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Report: Group claims $500 million bid for Thrashers, Hawks; Spirit sources deny

The Atlanta Thrashers sale saga took another strange turn when former LSU basketball player Bernard Woodside came forward on Thursday and claimed that he made a $500 million bid for the Hawks, the Thrashers and the operating rights to Philips Arena.
The Atlanta Thrashers sale saga took another strange turn when former LSU basketball player Bernard Woodside came forward on Thursday and claimed that he made a $500 million bid for the Hawks, the Thrashers and the operating rights to Philips Arena.
(Getty Images/Scott Cunningham)

So is there any truth to this USA Today story that a Florida and Connecticut-based group placed a $500 million bid for the Atlanta Thrashers, the Atlanta Hawks and the operating rights to Philips Arena?

As of late Friday afternoon, the answer is still not clear, but it will not likely matter to Thrashers fans. The Thrashers are still almost certainly moving to Winnipeg.

J. Michael Falgoust and Jake Kaplan reported from the NBA Finals in Dallas that a group of African-American investors lead by former LSU basketball player Bernard Woodside made a half-billion dollar bid for all of the Atlanta Spirit’s assets, including the Thrashers, Hawks and Philips Arena operating rights once the Spirit’s exclusivity period ended with San Diego Padres owner John Moores on May 20.

Woodson and Chappell reportedly created W/C Holdings to effectuate the sale. Bob Morrison, who claims to be the attorney working on the deal, alleges that W/C Holdings placed the money in escrow and the group is committed to the offer.

"The ownership group was attracted to the Atlanta market and believes it is one that has an upside and is interested in seeing what it can do to help grow the market," Morrison told USA Today in an elongated version of the story hosted on sister station WXIA’s website in Atlanta.

The Spirit elected to sell the Thrashers to True North Sports and Entertainment, Ltd. of Winnipeg instead 11 days later for $110 million. The NHL received a $60 million relocation fee from True North, $20 million of which was reportedly kept by the Spirit.

While the Woodside group knows that the Thrashers ship has likely sailed, they still claim to be interested in purchasing the Hawks from the Spirit and will reportedly adjust their offer downward once the Thrashers sale becomes official.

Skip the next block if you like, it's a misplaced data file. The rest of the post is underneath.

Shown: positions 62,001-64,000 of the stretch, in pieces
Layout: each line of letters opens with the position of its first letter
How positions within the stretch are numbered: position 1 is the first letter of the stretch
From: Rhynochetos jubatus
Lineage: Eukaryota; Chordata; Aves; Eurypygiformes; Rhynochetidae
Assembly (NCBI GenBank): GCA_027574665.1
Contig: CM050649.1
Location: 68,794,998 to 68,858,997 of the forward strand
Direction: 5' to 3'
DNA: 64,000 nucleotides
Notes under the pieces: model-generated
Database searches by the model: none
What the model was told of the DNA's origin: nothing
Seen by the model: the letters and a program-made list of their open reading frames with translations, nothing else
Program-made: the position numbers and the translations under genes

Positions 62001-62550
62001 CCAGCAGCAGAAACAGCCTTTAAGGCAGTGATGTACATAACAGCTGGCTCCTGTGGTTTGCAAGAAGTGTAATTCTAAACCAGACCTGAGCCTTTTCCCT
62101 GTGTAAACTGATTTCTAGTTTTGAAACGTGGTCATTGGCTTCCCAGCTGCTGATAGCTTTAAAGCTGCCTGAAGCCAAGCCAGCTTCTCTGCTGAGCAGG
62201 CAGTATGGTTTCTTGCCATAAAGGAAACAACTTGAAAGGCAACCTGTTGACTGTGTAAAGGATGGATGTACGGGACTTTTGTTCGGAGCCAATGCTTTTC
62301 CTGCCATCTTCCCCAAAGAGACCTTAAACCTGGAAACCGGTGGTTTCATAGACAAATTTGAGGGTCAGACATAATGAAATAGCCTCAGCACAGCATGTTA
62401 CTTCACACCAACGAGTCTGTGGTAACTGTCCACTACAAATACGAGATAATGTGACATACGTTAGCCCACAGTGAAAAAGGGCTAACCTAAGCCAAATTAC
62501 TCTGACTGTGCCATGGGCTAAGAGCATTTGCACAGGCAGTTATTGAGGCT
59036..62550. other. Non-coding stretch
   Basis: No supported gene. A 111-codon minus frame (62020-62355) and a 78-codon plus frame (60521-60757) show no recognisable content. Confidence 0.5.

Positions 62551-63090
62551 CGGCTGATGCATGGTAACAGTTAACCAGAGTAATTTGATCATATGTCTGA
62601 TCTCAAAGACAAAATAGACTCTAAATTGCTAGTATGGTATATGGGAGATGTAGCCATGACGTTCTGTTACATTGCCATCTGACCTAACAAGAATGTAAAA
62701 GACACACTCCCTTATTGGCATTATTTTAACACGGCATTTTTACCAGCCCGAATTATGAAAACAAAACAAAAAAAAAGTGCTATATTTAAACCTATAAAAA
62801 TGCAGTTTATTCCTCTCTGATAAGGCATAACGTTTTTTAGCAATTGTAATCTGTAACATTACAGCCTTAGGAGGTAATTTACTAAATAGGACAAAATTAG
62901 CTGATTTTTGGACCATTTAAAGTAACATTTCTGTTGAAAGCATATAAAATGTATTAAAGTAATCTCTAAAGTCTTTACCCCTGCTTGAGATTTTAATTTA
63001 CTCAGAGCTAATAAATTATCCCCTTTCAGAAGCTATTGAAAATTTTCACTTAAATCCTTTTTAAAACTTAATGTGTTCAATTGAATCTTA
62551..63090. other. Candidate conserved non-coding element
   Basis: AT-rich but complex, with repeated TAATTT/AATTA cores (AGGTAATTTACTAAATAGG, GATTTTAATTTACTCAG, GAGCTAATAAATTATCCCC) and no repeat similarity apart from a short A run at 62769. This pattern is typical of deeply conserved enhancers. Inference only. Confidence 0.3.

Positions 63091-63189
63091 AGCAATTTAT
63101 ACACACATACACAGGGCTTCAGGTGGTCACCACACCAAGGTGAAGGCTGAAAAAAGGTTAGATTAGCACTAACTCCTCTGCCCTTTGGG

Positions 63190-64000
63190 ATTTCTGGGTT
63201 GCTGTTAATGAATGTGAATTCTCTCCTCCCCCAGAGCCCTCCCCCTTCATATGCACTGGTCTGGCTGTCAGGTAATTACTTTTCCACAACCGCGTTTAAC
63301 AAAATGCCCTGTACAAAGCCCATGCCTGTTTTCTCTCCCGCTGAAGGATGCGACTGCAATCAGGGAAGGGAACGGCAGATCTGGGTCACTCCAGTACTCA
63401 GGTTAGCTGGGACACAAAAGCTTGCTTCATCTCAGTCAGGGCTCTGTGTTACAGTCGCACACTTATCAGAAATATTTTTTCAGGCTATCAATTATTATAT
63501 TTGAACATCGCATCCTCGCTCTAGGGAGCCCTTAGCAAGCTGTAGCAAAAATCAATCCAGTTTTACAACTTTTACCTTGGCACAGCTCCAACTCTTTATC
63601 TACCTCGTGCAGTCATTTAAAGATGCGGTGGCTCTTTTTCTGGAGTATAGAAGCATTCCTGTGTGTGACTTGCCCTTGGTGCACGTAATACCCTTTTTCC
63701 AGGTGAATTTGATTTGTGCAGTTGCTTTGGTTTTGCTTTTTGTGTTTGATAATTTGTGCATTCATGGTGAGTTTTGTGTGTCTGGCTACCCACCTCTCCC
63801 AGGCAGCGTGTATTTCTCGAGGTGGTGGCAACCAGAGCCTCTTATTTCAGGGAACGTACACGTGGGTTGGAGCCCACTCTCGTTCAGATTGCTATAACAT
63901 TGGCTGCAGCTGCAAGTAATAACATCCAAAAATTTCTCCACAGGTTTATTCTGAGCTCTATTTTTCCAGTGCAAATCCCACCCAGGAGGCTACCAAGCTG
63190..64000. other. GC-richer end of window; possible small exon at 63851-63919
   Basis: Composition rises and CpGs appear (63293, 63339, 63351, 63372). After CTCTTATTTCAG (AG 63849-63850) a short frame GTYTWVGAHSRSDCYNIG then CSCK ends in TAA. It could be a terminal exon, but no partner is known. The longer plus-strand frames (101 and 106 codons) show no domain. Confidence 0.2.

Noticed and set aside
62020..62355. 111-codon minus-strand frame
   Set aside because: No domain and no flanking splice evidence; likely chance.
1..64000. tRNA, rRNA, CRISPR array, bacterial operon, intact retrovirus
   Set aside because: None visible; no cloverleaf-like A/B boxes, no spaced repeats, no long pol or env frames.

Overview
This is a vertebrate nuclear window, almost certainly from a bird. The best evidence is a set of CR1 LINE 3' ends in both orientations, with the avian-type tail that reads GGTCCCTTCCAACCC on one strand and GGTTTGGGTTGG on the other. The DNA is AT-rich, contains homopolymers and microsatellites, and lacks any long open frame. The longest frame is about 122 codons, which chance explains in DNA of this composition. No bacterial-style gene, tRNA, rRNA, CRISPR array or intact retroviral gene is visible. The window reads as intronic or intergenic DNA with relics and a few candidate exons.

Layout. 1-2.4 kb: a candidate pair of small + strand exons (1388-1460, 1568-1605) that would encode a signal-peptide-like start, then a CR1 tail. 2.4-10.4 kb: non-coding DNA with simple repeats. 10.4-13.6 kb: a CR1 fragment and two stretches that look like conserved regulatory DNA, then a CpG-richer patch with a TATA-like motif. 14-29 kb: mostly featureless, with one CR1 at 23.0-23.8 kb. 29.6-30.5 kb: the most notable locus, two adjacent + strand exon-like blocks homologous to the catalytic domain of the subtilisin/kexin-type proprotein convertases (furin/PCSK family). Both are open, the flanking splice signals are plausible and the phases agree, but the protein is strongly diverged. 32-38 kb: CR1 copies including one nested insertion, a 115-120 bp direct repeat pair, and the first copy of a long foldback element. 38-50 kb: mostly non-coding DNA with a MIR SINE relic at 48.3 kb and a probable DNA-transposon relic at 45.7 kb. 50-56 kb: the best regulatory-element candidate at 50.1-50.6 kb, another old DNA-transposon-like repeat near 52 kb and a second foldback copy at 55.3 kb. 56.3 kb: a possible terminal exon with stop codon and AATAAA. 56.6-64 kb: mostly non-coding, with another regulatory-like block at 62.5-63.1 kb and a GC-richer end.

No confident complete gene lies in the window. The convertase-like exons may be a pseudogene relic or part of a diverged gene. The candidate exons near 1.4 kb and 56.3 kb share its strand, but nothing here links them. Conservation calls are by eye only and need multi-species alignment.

"We all know where the Thrashers deal is," Morrison told USA Today. "We'd still like to acquire the Hawks, the arena and the Spirit."

A phone call placed to Morrison, an e-mail left for Woodside and a message left for Chappell for further comment by Examiner.com were not responded to as of late Friday.

WSB TV reports that a source close to the Spirit claims that the reported bid is “another crazy rumor.” The source went on to add that “there was no truth to it” and that they were “surprised (that) USA Today printed it.”

However, the Spirit has not gone on the record to respond as of close of business Friday.

Messages left for Thrashers co-owners Michael Gearon and Bruce Levenson through both the Hawks and Thrashers public relations staffs have not been met with an official answer. USA Today reported that Gearon was in Asia on Thursday.

Woodside reportedly owns Global Wellington Financial Corp. Chappell, runs Connecticut-based Oriana Capital Partners, LLC. W/C Holdings also reportedly has other partners both nationally and internationally that are interested in purchasing a basketball team. The group reportedly has also expressed interest in buying the Memphis Grizzlies.

Woodside, who also may claim to be an ordained minister, told USA Today that ownership of at least the Hawks was something that was important to the African-American community.

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